Another reason is that calls often originate overseas, where the FTC lacks jurisdiction. The Do Not Call list doesn’t work for robocalls on your cell phone, it just prevents live telemarketers from calling you. Even if it did work, the robocallers are already flaunting the law, and there’s little reason they’d respect the registry. They’re able to thrive on the US phone system because of a fundamental flaw in the structure of the grid.
Another reason has to do with Caller ID. Caller ID, from its inception, was never verified. Caller ID was implemented the same way that a return address on an envelope was, where a person could put anything. As a result, caller ID is meaningless yet still relied on, which makes it easy for scammers to exploit.
The Supreme Court Just Made it Harder
The 1991 Telephone Consumer Protection Act (TCPA), directed at controlling nuisance telephone calls granted rulemaking authority to the Federal Trade Commission and the Federal Communications Commission. It allowed the agencies to put in place the Do Not Call rule in 2003 allowing people to opt out of receiving telemarketing calls.
The statute also bans the use of autodialers to make calls to cell phones or to send text messages without the prior express consent of the called party. Or at least it used to until April Fools’ Day 2021, when the Supreme Court gutted that provision ruling that a device is an autodialer only if it uses a random or sequential number generator to store or produce numbers to be called, thereby applying the statute’s autodialer provision to exactly zero real-world devices.
STIR / SHAKEN
One thing that might help with the problem is the Federal Communications Commission mandate, under a 2019 law, for carriers to implement a set of caller ID authentication protocols known as STIR/SHAKEN. Under STIR/SHAKEN, “calls traveling through interconnected phone networks would have their caller ID ‘signed’ as legitimate by originating carriers and validated by other carriers before reaching consumers,” the FCC touted. “Once implemented, it should greatly help the accuracy of caller ID information and should allow voice service providers to provide helpful information to their consumers and business customers about which calls to answer.”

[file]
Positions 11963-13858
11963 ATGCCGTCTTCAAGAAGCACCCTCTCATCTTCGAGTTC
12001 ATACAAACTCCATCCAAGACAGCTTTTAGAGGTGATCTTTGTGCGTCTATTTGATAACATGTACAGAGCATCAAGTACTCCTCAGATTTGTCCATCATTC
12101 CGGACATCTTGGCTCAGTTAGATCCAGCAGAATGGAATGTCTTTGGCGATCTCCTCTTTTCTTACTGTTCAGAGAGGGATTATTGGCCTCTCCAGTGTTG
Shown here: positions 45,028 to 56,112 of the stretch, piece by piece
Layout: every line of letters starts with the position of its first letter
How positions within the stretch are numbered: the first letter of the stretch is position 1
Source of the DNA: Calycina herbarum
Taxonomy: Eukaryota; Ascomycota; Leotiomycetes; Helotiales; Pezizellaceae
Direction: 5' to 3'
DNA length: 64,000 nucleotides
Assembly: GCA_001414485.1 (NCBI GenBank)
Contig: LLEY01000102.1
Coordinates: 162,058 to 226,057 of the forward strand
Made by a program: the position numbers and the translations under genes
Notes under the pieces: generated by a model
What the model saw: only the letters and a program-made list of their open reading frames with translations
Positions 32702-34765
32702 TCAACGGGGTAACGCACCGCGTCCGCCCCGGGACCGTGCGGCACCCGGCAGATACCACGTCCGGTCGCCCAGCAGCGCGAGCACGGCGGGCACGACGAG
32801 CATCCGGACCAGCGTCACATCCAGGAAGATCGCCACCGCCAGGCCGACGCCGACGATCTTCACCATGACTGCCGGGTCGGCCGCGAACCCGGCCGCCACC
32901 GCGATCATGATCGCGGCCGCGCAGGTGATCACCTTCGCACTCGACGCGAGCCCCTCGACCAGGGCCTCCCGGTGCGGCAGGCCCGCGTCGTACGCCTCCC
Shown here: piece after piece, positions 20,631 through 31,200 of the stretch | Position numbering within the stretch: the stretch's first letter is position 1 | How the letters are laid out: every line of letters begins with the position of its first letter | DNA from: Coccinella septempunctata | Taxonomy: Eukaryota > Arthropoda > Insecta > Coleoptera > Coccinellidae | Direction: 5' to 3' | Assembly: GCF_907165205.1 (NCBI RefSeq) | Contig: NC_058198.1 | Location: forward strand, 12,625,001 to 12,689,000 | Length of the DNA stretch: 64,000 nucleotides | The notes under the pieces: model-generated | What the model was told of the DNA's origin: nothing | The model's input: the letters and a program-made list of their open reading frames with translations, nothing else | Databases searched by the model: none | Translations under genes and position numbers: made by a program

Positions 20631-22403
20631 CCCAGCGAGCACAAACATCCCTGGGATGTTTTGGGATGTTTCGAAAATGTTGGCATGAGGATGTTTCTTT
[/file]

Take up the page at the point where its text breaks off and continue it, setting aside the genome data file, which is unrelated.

On its own however STIR / SHAKEN will not be enough to end the scourge of robocalls. Though it will provide some necessary tools, it does have notable limitations:
- It does not provide a universal solution to Calling Line Identity (CLI) spoofing.
- Only operates in IP-based networks and, therefore, ignores the many users served by non-IP networks.
- Took a North American perspective and did not engage interested global parties.
- Does not indicate whether a call is legal/illegal or wanted / unwanted.
Enterprise Business is a Prime Target
Malicious automated calls don't just affect consumers. Enterprise business, healthcare organizations, emergency call centers, and government are all targets for various malicious scams or attacks that are enabled by fast, cheap, and easy robo-dialing techniques.
A telephony denial of service attack is one robodialer-enabled attack that frequently targets call centers. TDoS attacks are floods of automated calls intended to paralyze a voice network.
In Feb 2021 the FBI released a security advisory warning of telephony denial of service attacks carried out against first responders. TDoS attacks have also been seen as part of payday loan scams enacted against hospitals, and enterprise businesses.
How to Protect Your Enterprise Voice Network or Call Center
SecureLogix leads the voice network and contact center battle against robocalls with the Orchestra One™ cloud-based call authentication service. The Orchestra One service works by auto-analyzing device information and call meta-data in realtime before the call is connected to an agent or leaves the IVR. The Orchestra One service relies upon layers of ultra-fast filtering and processing for the most accurate authentication possible. Filters are fully configurable and customizable to meet the unique demands of each business. And each call is routed only through the filters necessary to assess that call - saving valuable time and money.
The Orchestra One call authentication service enables businesses to stop robocalls, voice spam and harassing calls in the most efficient and cost-effective manner, taking the burden off of contact center agents and saving businesses millions of dollars.